How to Make an Herbal Liniment

How to make an herbal liniment for muscle pain and stiffness

If you were to visit my home and glance inside my pantry, you’d find the normal food stapes, but also several baskets and bins of assorted homemade herbal remedies in jars, tinctures in dropper bottles and salves in tins that we use for various ailments.

This herbal liniment is a mainstay in my home apothecary and we use it for sore muscles and other aches and pains (on un-broken skin!).

What is a Liniment?

A liniment is a topic remedy, either oil based or liquid, that helps relieve pain, stiffness and sore muscles.

Some liniments are oil based, but my preferred homemade liniment has an alcohol and witch hazel base with a concentration of herbs. Alcohol or witch hazel based liniments are highly effective because the alcohol is so quickly absorbed by the skin, carrying with it the beneficial properties of the added herbs.

Liniments can be made “warm” or “cool” by using different herbs. Using a mixture of cooling herbs (peppermint and menthol) and warming herbs (cayenne and ginger) can help create an alternating effect that I find more effective. I also like to add herbs that help speed recovery in other ways, like arnica, comfrey and yarrow, to speed healing even more.

Liniments have a long history of use on humans and on horses. In a sense, they are considered an “old-time” remedy, but they are still very effective and my go-to for muscle pain and soreness.

Why a Liniment?

I wish I’d had this remedy over a decade ago when I met my husband… We met on a walk across America one summer. We were with a group of college students and as a group we walked over 60+ miles a day, averaging about 15 miles per day individually. I’d “prepared” for the walk by running or jogging a couple of miles a day and buying new running shoes. Both big mistakes.

Mistake #1- New shoes + 15 miles a day = Blisters. Lots of blisters.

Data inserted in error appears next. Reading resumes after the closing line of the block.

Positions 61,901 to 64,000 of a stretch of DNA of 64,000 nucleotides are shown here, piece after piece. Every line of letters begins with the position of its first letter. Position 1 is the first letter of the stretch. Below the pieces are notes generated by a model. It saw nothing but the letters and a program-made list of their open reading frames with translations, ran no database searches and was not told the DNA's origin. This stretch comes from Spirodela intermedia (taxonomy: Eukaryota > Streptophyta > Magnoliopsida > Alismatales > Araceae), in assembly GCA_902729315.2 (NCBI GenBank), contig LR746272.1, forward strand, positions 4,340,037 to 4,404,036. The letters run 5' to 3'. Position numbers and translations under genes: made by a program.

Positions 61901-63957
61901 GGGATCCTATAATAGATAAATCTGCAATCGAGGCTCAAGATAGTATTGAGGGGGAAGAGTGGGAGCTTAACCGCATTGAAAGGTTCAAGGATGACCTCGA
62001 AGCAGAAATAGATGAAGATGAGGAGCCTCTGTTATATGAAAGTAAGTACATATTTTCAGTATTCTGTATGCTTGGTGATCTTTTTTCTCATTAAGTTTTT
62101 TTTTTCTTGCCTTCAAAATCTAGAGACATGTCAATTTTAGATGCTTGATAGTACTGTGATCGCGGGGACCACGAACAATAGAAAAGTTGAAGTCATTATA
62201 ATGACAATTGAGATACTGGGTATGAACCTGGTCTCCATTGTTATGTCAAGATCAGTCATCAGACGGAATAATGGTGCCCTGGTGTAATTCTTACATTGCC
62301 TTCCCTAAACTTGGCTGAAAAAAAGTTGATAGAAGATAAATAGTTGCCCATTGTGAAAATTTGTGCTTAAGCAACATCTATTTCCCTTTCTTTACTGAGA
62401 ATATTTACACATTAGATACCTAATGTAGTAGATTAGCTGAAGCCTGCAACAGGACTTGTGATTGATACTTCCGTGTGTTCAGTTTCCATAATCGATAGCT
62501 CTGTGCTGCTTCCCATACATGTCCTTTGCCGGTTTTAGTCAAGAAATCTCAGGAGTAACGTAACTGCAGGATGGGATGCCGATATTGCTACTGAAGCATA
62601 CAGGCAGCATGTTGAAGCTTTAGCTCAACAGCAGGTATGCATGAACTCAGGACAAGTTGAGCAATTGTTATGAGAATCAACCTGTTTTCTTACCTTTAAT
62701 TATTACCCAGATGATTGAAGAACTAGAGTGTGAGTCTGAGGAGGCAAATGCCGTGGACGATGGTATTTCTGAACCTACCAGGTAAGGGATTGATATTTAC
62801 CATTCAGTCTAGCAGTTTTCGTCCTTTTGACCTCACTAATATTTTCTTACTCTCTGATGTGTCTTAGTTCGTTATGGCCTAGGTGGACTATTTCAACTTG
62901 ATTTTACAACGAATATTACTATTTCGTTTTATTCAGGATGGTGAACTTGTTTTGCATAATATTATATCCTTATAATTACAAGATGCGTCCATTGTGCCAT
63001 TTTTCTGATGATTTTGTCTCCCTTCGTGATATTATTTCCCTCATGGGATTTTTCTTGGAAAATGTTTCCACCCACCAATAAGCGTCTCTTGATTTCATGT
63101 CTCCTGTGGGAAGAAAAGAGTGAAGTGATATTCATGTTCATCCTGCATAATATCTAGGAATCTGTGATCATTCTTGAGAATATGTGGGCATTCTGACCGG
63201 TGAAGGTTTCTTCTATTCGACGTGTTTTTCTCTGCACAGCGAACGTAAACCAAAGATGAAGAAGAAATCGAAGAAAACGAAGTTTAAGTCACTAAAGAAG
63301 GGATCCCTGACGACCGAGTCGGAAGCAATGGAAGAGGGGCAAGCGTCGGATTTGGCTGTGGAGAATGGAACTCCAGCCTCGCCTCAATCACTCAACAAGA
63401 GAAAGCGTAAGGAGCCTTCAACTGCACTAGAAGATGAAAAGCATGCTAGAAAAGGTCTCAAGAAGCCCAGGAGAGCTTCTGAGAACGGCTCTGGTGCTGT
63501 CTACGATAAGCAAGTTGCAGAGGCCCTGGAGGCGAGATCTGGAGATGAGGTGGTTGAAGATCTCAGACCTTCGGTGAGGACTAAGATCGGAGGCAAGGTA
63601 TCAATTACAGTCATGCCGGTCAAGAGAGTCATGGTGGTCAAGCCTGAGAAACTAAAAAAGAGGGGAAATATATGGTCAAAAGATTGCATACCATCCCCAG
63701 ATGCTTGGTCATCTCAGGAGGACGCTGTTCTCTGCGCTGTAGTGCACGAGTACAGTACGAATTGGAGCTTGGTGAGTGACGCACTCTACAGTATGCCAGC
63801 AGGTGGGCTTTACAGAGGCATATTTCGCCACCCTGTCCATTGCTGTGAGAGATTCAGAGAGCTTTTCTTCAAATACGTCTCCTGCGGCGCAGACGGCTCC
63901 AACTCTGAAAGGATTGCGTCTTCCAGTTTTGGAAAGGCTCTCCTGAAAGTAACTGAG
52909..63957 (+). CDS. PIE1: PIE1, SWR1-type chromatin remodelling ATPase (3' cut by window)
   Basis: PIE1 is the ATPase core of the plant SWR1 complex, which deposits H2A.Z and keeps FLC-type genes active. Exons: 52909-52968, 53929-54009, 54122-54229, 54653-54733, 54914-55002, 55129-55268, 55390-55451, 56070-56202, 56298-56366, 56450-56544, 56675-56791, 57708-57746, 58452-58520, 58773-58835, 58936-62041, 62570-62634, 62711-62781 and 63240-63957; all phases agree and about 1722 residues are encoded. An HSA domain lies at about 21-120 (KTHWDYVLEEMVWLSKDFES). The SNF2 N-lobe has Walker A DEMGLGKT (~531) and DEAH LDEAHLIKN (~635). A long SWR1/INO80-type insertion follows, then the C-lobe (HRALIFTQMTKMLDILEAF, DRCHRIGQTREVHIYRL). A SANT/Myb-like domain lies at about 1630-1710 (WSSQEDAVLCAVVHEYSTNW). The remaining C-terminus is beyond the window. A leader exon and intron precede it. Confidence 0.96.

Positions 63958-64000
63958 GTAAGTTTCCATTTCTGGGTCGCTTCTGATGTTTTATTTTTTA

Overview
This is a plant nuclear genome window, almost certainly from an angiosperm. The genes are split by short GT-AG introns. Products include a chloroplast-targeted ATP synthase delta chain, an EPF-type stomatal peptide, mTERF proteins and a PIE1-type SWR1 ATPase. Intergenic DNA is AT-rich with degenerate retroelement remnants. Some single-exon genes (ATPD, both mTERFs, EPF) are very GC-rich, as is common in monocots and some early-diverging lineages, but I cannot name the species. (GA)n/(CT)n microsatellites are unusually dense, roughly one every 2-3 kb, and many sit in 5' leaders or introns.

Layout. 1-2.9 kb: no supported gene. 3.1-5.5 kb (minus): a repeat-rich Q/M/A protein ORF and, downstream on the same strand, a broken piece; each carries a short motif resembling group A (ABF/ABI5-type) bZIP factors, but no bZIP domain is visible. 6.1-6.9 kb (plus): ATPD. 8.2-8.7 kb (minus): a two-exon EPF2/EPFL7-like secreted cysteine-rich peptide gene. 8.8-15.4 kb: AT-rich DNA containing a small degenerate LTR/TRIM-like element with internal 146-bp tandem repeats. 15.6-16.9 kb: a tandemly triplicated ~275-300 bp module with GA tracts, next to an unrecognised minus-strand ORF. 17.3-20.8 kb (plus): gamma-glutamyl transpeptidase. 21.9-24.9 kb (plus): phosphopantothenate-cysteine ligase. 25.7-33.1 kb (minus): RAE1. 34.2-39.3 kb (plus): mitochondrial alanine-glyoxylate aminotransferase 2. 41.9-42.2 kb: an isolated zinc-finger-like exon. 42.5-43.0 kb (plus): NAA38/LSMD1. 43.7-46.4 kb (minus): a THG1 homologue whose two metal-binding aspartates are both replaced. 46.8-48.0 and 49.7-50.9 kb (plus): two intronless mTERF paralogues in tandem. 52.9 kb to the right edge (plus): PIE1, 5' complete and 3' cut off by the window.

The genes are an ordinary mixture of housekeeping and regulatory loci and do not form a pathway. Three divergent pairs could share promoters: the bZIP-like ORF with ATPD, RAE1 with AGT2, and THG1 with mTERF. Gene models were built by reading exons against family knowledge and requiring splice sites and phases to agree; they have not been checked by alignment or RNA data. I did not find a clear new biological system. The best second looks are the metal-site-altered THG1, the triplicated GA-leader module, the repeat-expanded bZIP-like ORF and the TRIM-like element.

Mistake #2- Jogging uses completely different movement than walking and I felt my mistake for most of the first week of walking. In fact, the first couple of days, I was so sore, I didn’t know how I’d keep walking.

How I wish I’d had this homemade herbal liniment those first few weeks. The drug-store liniment we had didn’t do much for my sore muscles and it took a full week before my body got used to the walking so I wasn’t sore each day.

I’ve used this herbal liniment many times since I first made it several years ago, and it is by far the most effective topical remedy I’ve found for sore muscles. The beauty of a DIY liniment is that you can customize the strength and scent to meet your needs.

TIP: I’ve also found that alternating this with spray magnesium oil helps speed recovery even more.

Herbal Liniment Ingredients

Liniments are incredibly simple to make. You need:

Herbal Liniment Instructions

  1. Place all herbs, menthol crystals and fresh ginger (if using) in a pint size glass mason jar.
  2. Add the witch hazel or rubbing alcohol and make sure that all herbs are covered.
  3. Let the mixture sit for at least 4 weeks (8 is preferable).
  4. Strain out the herbs and store the finished liniment in a spray bottle for easy use. If you don’t have a spray bottle, store in any glass bottle or jar and use a cotton ball or gauze pad for easy application. Use as needed for sore muscles.

Notes: Liniments should only be used externally and on unbroken skin. This mixture is shelf stable and will last several years. If you have sensitive skin or are using this on children, reduce the amount of herbs and menthol by half. Menthol crystals will easily dissolve in alcohol or witch hazel, so if you aren’t sure how strong you want your liniment, start with less and add more to the finished liniment if needed. Check with a doctor before using if pregnant/nursing or if you have a medical condition.

*The reason alcohol is often used is that it penetrates skin and evaporates very quickly. It is also very effective at extracting the beneficial properties of the herbs used in this liniment and is used as an antiseptic (a liniment made with alcohol could be used on open wounds depending on the herbs used). Some people prefer not to use alcohol or find it drying, and witch hazel offers another great alternative with beneficial properties of its own.

A Simple Oil Based Alternative

I mentioned that I preferred an alcohol/witch hazel based liniment because I’ve found that they are more effective, but they do take several weeks to make correctly. If you don’t have the time, or would prefer not to order dried herbs, there is a simple and quick way to make an oil-based liniment that is almost as effective:

  • Place 1/2 cup of carrier oil (almond, olive, coconut, etc) in a small jar. Add five drops of each of these essential oils (or any combination of these): Peppermint, Rosemary, Lavender, Eucalyptus, and Ginger.

Have you ever used an herbal liniment? Did it work for you?

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